Recently, the Norwegian Meteorological Institute (MET Norway) has moved to consequence-based forecasting. The scale of avalanche risk has been adjusted to the international classification. That means that on a normal winter day with dry weather and stable snow conditions, the warning is yellow or moderate while during ongoing heavy snowfall it is typically set at red or high.
Being aware of the high risk, skiers and others generally make the decision to stay away from areas with red snow avalanche warnings. Deciding which areas to avoid is – for several reasons – more challenging when the weather is sunny and dry, and the hazard levels are yellow. Then the mountain sides are soon crowded with eager skiers. At this level, natural or unprovoked avalanches are rare, but triggered avalanches can occur. Trigger mechanisms can be related to skiers or snowmobiles moving in the area. Hence, the hazard level at which most avalanche accidents occur is actually yellow.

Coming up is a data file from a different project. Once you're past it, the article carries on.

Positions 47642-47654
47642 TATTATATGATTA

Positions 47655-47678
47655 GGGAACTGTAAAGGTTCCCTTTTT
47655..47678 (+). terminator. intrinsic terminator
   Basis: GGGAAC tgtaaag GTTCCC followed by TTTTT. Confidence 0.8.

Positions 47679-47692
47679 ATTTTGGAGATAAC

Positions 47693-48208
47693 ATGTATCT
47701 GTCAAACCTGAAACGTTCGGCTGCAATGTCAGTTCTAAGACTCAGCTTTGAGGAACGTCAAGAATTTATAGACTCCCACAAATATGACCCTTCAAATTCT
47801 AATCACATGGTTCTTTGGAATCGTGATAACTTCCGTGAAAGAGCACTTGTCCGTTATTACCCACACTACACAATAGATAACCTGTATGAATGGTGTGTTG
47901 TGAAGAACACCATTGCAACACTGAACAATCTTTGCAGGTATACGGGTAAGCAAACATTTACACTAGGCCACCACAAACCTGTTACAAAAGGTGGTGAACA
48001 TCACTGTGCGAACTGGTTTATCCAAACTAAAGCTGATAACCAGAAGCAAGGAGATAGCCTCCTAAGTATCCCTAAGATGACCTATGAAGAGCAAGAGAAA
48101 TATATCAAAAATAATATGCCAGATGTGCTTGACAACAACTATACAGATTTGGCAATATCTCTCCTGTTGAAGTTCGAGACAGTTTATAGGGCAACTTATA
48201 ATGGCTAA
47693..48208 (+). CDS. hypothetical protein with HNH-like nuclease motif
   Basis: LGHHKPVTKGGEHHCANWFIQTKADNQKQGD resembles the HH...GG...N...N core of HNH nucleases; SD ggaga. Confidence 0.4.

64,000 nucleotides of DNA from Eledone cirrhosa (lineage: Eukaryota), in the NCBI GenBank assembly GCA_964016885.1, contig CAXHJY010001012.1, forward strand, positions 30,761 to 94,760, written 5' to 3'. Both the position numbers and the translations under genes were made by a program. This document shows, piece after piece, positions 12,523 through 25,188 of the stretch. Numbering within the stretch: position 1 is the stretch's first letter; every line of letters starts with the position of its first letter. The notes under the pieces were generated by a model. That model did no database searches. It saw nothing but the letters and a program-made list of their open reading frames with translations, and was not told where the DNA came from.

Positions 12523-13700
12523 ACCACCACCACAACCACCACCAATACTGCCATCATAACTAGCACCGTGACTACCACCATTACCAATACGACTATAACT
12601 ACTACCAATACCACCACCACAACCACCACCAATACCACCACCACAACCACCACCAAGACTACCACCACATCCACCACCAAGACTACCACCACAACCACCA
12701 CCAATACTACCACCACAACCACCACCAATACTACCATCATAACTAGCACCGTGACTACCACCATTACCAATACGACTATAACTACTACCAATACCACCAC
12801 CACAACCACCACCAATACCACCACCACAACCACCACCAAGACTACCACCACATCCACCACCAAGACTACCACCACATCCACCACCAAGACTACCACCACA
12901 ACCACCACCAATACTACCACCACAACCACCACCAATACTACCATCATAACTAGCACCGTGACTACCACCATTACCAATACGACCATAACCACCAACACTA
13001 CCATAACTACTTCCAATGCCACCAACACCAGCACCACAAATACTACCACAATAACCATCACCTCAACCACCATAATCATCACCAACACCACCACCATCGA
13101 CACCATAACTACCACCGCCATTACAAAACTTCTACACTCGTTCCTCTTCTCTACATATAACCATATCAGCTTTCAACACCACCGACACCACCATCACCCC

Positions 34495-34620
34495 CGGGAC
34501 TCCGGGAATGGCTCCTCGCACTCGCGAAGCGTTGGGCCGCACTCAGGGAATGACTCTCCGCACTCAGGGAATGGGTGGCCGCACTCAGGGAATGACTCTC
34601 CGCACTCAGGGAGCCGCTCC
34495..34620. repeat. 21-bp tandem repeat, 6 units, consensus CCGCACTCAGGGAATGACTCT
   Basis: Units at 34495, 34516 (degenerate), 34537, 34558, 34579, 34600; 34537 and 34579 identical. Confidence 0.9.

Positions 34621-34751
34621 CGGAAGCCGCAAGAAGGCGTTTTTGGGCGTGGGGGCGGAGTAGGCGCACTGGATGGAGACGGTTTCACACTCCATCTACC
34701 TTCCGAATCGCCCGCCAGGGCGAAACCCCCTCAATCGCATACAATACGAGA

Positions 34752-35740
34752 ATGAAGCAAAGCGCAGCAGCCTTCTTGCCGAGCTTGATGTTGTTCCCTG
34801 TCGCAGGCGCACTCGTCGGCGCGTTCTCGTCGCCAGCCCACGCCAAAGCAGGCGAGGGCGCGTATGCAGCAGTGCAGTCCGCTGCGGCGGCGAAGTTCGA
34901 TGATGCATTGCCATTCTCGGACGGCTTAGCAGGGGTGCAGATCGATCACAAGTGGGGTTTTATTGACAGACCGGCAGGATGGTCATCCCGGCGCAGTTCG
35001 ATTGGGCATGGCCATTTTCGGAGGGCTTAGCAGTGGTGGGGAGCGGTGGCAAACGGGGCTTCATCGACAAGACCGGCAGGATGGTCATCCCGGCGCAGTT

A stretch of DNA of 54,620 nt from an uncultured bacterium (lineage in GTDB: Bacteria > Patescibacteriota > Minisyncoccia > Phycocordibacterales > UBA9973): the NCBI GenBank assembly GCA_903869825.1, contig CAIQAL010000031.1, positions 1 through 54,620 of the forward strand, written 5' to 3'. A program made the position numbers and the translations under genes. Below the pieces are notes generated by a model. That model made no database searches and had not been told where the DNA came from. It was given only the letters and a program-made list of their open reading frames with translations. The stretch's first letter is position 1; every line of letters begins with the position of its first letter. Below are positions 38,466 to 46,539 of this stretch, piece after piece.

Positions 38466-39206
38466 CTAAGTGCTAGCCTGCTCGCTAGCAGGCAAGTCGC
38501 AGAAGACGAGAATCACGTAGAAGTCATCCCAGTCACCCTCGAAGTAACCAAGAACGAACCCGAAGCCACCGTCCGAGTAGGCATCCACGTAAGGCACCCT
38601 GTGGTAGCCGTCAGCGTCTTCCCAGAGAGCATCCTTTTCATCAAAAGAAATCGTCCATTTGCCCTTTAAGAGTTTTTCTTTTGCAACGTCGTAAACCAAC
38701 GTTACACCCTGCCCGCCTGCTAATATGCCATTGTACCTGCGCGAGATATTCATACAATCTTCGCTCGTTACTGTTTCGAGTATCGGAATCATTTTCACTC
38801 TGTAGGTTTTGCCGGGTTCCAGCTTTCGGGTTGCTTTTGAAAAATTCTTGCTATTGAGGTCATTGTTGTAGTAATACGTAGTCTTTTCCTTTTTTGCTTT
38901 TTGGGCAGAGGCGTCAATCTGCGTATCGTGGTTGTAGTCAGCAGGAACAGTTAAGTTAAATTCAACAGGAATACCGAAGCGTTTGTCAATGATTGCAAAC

Reliable weather forecasts for all weather conditions are therefore crucial in order to protect life and property. The core of the Norwegian snow avalanche service at varsom.no (see fact box) is therefore a team of four experts covering both weather and snow conditions, with input from the nationwide network of observers in the field. An important part of the work is also to raise general awareness about avalanches. This has been largely successful among local residents.